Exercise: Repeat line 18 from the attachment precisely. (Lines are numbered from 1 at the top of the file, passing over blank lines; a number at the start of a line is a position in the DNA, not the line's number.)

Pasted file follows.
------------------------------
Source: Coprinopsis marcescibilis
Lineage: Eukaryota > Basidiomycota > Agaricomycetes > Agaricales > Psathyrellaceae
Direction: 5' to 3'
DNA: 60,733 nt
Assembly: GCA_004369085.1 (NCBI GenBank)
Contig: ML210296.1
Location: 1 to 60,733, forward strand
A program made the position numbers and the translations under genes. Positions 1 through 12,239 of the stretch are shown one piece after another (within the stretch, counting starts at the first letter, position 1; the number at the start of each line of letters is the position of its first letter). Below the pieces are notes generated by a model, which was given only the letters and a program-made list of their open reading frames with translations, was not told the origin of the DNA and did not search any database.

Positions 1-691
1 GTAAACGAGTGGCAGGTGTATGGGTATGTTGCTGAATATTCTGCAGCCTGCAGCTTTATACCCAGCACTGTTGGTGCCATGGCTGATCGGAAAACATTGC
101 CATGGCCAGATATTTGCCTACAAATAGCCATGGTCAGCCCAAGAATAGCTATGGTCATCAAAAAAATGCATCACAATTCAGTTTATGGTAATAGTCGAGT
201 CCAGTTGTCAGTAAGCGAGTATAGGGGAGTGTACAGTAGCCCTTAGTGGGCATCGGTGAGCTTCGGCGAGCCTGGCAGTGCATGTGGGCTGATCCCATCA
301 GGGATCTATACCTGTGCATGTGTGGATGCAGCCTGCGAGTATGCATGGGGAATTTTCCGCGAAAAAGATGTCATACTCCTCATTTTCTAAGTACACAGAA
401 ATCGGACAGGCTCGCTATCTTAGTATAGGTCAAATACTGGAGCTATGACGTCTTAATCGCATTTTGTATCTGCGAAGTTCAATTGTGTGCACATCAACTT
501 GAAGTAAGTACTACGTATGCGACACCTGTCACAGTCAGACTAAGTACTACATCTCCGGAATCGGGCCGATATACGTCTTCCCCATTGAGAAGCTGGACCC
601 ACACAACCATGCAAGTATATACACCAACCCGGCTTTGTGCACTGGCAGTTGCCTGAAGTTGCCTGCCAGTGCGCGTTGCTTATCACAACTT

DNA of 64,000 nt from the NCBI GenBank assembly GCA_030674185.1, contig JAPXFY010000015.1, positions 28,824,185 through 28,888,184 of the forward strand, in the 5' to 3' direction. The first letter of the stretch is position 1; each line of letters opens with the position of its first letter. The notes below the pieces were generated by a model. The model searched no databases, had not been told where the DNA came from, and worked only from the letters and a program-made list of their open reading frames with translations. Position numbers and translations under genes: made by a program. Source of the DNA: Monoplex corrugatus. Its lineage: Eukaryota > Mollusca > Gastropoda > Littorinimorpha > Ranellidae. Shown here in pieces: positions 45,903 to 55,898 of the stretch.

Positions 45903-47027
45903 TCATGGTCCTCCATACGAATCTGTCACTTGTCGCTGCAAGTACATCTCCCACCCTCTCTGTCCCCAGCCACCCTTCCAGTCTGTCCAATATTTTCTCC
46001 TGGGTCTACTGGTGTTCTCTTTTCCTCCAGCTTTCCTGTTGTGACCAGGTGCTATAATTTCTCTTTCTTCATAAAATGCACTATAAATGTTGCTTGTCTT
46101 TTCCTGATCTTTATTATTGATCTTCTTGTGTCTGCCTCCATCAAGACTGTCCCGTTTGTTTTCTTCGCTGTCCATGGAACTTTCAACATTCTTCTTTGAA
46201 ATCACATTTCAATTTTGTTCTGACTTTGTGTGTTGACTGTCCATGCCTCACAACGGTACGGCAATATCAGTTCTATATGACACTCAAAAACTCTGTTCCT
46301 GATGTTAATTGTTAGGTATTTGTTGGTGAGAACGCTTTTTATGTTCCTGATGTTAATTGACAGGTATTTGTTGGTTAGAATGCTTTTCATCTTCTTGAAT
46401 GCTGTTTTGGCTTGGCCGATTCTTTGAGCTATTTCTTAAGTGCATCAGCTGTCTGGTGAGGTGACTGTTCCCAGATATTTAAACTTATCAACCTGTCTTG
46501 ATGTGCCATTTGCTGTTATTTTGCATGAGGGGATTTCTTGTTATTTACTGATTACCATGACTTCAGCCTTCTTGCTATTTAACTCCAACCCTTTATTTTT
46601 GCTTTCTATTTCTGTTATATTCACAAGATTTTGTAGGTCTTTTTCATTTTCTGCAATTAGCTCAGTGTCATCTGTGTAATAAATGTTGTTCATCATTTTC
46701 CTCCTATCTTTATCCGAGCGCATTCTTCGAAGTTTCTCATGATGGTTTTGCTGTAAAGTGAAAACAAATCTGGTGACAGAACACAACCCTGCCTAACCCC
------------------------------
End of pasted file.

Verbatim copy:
Positions 45903-47027